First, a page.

Current Essentials:

8 Jul 2017

The Art of Dried Beans

For quite some time I've been saying I would rather use dried foods than canned, for some obvious reasons pertaining to health side effects and natural choices. Nothing brings out my old person like a day at Wholefoods or Bulk Barn picking out dried goods and whole grains. But when we moved to Colombia again, there wasn't really any other choice. There is significantly less canned and preserved produce here (which is great) but I had to recall the work, or should I say art, that came with cooking this way.

There are a lot of benefits to dried goods – less preservatives, less waste, less manufacturing, and if you didn't already know a lot less cost. Pertaining to beans, they just come as they are and you can get a bag consisting of 3x more beans for the cost of single canned serving. You don't have to wonder or worry what's gone into assuring a 2, 3, maybe more, year shelf life either.

But dried goods come with some effort. If you're a last minute kind of decision maker, well, all the best to you but that's not going to happen. Nightly, we choose a bean or selection for the following day (lunch or dinner) as the quickest soak time, aside from lentils that don't require pre soaking, is about 8 hours with some beans needing much more. We decide the day before what we want to eat and go about our "bean routine" if you will. Even Rheo has come to know the drill (see below).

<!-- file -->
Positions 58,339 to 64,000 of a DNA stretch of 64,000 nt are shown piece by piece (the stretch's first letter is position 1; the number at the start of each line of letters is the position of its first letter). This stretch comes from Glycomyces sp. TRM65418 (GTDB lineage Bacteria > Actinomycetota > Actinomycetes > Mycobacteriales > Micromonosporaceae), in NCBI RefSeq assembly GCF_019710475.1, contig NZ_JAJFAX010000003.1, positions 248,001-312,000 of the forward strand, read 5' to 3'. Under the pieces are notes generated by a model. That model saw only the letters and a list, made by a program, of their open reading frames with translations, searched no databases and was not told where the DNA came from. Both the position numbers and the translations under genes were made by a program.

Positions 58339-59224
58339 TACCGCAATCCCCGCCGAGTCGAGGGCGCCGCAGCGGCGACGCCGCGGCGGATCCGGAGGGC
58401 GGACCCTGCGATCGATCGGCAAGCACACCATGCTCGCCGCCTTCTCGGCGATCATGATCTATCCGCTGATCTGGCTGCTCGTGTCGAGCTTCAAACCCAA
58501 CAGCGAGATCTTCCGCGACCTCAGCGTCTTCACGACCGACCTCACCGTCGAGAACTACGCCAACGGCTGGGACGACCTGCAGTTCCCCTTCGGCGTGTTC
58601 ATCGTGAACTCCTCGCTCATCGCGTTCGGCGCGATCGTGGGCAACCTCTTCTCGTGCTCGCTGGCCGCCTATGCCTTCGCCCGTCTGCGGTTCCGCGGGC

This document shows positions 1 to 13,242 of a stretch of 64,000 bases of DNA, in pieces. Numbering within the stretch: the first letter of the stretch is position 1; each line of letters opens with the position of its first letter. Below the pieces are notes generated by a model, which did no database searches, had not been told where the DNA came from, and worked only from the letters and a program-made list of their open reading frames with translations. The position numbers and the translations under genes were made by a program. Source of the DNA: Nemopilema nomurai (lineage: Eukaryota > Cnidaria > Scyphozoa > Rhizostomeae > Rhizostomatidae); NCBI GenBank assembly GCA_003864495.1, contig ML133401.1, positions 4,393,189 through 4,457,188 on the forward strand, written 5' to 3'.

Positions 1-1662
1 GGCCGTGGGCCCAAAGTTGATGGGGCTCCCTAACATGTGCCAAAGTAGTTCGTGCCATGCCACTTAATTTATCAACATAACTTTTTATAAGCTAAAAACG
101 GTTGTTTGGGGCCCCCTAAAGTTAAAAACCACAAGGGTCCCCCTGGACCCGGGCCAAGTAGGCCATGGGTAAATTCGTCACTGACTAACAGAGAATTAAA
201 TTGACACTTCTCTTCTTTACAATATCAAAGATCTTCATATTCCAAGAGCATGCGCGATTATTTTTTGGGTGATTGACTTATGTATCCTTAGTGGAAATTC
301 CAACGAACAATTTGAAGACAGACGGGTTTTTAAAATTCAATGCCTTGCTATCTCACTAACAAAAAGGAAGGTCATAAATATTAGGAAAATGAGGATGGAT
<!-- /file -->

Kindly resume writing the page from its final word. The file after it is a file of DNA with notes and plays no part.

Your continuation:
Firstly, these are straight from the farm so there are bound to be imperfections. Choosing first the desired amount, we then pick through them for ones that don't look quite right, rocks and stones, even little bugs (ew, I know but they're usually ant-like and already dead if that makes it any better).

After sifting through to weed out anything we would rather not eat, we rinse the beans THOROUGHLY. Like I said, these are straight from the earth people. They're d-i-r-t-y. We rinse them, a couple times over before putting them in the pot and covering them with cold, unsalted water for soaking (2 cups of water for every 1 cup of beans). When they're done soaking, which is usually the next day, they also need cooking which generally takes about another 1-2 hours.

More accurate soaking and cooking times for our more frequently used beans:

Black Beans, 4-6 hours + 45 minutes or more.
Chickpea, Kidney, Pinto: 8-12 hors (or overnight) + 90 minutes-2 hours.
Lentils: check the directions on bag, I usually just cook but some require a 1-2 hour soak.

From there, the possibilities are endless (not to mention high in fibre, protein, and savings). 
You can find a bunch of my favourite bean recipes here, and I hope you enjoy.


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